White Mountain Apache Chief Alchesay


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Unknown Unknown ina0165p.jpg IN-A-0165 B&W 1500.0165.0000 ina0165p Print 5x7 Historic Photographs 20210113 Reproduction requires permission. Digital images property of SHM Library & Archives

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Chief William Alchesay, or simply Chief Alchesay was born May 17, 1853, in a part of the Arizona Territory known as Limestone Canyon and died on August 6, 1928, in Northfork, Arizona. He joined the Indian Scouts at Camp Verde on December 2, 1872,  and served under General George Crook in actions against an uprising of the Chiricahua Apache in the winter of 1872–1873, holding the rank of Sergeant. He was cited for gallantry, and acted as an envoy from Crook to Geronimo, trying to convince him to surrender peacefully.

As an Indian Scout, he received the United States military's highest decoration for bravery, the Medal of Honor, for his actions during the Indian Wars.

Alchesay was an adviser to Indian agents and to President Grover Cleveland. He fought again under General Crook in the campaign against the Chiricahua Apache in the Sierra Madre Mountains of Mexico in 1883 and his last military duty was as an advisor during the pursuit of Geronimo in Mexico in 1885.

The Apache Wars officially ended with the surrender of Geronimo in 1886 and Alchesay returned to his family and his home. He became a successful cattleman and farmer, living for a while in Forestdale and later in North Fork.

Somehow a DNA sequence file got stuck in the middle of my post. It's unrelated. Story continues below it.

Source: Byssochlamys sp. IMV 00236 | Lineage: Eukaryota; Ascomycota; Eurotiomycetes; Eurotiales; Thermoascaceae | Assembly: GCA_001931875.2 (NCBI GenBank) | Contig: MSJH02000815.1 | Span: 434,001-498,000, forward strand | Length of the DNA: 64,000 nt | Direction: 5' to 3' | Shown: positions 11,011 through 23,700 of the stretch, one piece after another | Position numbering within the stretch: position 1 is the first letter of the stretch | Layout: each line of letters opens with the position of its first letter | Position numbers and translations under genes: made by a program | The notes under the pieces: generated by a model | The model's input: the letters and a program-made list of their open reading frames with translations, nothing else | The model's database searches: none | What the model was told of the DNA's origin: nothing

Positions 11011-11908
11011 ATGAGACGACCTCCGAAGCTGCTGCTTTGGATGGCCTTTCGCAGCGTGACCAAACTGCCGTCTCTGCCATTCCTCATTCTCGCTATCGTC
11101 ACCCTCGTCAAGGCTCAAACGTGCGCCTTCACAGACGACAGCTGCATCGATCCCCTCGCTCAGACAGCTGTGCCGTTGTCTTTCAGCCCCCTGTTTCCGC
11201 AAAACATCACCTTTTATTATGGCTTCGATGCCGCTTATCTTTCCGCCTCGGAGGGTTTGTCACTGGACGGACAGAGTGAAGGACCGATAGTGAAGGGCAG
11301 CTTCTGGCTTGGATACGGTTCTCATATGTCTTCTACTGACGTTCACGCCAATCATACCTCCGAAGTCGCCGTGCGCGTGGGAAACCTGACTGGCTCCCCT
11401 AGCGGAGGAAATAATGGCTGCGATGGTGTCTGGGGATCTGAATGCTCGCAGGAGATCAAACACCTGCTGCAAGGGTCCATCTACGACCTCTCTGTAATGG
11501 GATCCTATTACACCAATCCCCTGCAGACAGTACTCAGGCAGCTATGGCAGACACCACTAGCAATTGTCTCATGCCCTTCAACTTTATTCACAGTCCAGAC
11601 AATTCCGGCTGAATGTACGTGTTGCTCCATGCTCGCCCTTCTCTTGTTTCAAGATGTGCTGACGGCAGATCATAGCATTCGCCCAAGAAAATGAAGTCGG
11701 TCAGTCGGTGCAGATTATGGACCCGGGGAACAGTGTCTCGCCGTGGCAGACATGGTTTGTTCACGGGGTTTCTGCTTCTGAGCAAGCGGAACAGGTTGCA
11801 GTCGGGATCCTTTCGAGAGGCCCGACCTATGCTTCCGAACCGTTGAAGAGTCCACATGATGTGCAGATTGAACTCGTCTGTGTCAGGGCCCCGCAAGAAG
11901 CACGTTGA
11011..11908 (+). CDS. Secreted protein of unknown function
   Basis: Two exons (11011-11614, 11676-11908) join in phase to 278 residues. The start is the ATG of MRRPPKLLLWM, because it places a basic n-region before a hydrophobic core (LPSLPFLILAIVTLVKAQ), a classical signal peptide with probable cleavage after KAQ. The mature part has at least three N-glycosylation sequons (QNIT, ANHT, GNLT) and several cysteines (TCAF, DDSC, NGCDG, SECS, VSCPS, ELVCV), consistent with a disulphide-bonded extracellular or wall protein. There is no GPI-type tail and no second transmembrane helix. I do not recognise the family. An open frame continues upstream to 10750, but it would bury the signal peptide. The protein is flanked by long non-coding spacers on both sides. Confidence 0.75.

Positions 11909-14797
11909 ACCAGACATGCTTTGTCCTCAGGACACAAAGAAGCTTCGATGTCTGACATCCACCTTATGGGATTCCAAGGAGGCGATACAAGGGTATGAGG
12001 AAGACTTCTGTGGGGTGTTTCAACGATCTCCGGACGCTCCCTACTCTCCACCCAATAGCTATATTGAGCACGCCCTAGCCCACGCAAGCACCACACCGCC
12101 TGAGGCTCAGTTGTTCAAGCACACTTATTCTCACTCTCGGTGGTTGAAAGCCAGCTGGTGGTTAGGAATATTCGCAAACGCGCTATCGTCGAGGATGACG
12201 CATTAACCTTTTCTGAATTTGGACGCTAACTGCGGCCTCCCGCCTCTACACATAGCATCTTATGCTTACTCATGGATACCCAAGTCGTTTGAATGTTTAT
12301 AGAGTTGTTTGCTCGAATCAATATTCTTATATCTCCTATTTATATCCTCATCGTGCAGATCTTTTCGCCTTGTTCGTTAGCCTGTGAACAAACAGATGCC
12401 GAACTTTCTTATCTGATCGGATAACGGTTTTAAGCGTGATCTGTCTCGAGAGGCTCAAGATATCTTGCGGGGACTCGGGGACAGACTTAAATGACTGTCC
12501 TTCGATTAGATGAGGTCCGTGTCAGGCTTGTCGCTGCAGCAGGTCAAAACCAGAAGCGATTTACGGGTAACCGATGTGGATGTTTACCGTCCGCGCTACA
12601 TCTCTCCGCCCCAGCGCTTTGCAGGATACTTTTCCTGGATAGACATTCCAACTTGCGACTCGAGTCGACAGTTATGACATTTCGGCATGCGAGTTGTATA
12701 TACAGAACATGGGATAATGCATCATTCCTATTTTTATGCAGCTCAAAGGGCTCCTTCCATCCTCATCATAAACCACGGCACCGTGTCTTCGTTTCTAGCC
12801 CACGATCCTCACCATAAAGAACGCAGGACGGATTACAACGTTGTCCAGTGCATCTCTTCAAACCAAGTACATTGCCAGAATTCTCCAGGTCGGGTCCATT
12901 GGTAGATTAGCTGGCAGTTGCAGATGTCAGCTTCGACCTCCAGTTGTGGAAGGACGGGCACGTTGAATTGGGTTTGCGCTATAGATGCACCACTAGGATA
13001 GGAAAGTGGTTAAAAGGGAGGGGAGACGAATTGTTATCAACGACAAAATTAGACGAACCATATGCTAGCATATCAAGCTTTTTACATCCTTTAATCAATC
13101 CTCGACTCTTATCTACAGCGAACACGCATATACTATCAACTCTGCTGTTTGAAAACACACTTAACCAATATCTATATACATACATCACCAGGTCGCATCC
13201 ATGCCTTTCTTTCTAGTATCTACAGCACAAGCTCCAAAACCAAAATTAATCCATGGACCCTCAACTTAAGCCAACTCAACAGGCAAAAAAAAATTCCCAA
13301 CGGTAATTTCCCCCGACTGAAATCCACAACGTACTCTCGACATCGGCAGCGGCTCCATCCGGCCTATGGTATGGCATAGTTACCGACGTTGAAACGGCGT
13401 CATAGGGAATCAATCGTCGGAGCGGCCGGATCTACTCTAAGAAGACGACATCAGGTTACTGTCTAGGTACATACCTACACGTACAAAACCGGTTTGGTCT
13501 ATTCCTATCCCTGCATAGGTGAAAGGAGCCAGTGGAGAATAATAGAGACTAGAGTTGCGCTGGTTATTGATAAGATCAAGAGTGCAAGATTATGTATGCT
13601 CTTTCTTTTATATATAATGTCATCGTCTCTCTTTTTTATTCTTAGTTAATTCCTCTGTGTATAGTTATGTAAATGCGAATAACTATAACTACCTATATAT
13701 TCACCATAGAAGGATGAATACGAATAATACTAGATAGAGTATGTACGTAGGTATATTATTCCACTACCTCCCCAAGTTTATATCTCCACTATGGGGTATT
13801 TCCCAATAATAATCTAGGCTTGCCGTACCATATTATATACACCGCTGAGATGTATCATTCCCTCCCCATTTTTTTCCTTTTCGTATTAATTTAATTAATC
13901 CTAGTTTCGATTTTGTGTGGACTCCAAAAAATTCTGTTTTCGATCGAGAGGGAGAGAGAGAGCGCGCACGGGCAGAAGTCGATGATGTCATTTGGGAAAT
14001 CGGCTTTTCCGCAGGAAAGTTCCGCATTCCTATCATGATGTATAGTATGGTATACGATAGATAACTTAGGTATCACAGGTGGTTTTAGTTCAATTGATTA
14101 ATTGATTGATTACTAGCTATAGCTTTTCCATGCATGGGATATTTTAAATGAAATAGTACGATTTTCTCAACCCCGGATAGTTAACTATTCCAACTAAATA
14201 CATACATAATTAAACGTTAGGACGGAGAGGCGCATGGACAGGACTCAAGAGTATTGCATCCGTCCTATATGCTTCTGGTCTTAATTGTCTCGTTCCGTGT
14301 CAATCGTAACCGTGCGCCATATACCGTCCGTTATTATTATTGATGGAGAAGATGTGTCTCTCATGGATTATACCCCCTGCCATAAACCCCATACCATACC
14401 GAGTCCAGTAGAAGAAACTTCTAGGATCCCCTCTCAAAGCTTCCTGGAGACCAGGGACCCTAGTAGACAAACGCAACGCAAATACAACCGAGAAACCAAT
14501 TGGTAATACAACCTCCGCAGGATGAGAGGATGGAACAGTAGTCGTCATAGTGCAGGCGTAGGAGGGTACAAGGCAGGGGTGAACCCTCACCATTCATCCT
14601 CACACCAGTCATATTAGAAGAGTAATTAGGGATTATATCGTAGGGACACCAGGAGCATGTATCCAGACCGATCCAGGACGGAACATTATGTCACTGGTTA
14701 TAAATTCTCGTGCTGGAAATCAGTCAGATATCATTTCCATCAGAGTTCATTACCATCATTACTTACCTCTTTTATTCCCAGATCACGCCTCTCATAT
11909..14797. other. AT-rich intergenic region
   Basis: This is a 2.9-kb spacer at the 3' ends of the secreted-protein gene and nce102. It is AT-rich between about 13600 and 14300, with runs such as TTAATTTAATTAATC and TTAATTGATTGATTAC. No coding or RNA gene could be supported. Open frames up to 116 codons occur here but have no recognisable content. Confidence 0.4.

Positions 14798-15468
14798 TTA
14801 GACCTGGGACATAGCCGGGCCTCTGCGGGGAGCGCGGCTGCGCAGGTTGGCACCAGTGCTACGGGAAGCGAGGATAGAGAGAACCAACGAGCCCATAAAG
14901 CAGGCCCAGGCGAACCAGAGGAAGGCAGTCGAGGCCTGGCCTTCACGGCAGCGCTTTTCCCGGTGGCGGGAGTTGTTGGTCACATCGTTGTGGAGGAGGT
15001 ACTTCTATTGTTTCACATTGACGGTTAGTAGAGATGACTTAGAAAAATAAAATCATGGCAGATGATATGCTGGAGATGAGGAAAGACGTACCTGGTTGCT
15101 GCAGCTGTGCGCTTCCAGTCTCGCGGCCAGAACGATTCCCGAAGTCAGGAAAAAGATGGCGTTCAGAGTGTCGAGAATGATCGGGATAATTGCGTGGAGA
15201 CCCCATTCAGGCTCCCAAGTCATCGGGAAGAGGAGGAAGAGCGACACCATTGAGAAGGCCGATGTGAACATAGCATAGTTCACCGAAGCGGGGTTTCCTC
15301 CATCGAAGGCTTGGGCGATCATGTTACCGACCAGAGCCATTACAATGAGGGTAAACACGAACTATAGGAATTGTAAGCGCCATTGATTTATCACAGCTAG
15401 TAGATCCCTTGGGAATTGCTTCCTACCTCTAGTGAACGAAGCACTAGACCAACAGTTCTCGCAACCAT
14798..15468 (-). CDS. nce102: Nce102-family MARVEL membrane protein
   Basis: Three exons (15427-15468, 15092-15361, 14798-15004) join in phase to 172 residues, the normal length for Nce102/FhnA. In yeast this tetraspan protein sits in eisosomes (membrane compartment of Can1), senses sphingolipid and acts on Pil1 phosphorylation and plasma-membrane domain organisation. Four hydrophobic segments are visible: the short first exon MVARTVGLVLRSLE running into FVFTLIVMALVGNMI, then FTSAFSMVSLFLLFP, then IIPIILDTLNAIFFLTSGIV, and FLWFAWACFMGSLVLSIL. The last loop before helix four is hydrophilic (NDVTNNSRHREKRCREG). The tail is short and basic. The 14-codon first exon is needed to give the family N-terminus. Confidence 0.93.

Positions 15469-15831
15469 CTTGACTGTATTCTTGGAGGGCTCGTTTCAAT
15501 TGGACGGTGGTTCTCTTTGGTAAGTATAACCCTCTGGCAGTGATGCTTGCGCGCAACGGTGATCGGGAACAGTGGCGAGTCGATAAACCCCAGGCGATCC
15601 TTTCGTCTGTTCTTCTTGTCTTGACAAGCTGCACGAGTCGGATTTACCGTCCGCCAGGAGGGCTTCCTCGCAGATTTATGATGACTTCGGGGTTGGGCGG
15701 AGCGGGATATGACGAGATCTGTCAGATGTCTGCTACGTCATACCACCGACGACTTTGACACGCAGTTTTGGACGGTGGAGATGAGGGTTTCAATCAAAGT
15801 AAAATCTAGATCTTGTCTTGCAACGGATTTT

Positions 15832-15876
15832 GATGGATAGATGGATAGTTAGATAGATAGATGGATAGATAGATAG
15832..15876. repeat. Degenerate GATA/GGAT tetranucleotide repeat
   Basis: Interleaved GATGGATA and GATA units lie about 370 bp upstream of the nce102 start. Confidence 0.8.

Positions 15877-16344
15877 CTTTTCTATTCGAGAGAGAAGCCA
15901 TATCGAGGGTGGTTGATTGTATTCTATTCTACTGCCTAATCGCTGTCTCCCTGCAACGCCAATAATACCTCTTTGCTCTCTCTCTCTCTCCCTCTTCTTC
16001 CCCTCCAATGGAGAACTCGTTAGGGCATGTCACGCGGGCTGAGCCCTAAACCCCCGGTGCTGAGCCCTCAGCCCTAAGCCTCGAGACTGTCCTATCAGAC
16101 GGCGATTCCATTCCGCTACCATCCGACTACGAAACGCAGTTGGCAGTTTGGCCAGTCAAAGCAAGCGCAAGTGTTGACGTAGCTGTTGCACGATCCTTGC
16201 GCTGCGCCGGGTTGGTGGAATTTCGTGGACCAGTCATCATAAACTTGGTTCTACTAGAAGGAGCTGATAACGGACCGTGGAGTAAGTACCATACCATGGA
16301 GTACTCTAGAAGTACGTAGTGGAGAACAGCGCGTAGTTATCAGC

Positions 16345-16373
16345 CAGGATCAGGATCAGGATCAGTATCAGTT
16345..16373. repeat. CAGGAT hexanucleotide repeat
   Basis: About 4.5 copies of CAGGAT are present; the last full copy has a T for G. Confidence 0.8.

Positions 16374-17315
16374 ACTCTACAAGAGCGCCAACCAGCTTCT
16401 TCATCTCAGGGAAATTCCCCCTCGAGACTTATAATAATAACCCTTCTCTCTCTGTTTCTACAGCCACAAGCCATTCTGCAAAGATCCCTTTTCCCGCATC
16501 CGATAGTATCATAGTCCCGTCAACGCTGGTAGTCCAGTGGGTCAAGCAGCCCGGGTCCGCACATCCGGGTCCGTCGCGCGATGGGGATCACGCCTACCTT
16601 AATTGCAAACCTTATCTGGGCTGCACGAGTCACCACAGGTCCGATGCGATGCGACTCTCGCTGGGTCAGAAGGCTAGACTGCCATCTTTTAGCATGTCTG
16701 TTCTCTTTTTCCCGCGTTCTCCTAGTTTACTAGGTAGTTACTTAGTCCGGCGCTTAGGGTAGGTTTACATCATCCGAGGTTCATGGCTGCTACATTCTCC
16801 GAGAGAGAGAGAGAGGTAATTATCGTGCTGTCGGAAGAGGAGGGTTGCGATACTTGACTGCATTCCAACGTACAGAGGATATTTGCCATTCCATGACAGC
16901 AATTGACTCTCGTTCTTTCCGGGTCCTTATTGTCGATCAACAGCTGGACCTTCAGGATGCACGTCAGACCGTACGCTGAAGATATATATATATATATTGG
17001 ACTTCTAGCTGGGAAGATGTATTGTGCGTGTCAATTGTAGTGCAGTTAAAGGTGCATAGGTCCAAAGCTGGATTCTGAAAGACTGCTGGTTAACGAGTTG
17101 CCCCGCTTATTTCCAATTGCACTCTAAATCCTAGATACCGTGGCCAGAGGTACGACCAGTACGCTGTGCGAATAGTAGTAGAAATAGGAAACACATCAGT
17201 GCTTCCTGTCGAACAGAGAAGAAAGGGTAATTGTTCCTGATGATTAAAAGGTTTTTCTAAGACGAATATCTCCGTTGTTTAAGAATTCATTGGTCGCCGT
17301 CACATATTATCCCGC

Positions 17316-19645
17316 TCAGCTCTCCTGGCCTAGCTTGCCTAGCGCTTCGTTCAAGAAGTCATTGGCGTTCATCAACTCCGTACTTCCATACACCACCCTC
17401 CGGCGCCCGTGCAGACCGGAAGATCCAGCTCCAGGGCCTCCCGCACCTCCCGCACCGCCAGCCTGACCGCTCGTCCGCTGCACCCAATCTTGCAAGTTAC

Plural marriage was an Apache custom, and was recognized by the U.S. government and he had two wives, Tah-jon-nay whom he married in 1871 and her sister, Anna in about 1881. However Chief Alchesay's first wife was a young Apache girl who bore him a son.

As a leader, Alchesay sought better conditions for his people in Washington, D.C. In 1887 he traveled to the Capital to speak to President Grover Cleveland. He met with President Theodore Roosevelt in 1909, and with Warren G. Harding in 1921. When the military left Fort Apache and Theodore Roosevelt Indian Boarding School was built in 1923 for Navajo children, Alchesay traveled to Navajo county to welcome Navajo children to the White Mountain reservation. He was instrumental in getting federal compensation for the families that were removed because of the school.

He and Geronimo remained close friends until Geronimo's death in 1909. He filed for an Indian Wars pension under the name William Alchesay and resigned from active chieftainship in 1925. Alchesay is buried on the Fort Apache Indian Reservation in Whiteriver, Arizona.

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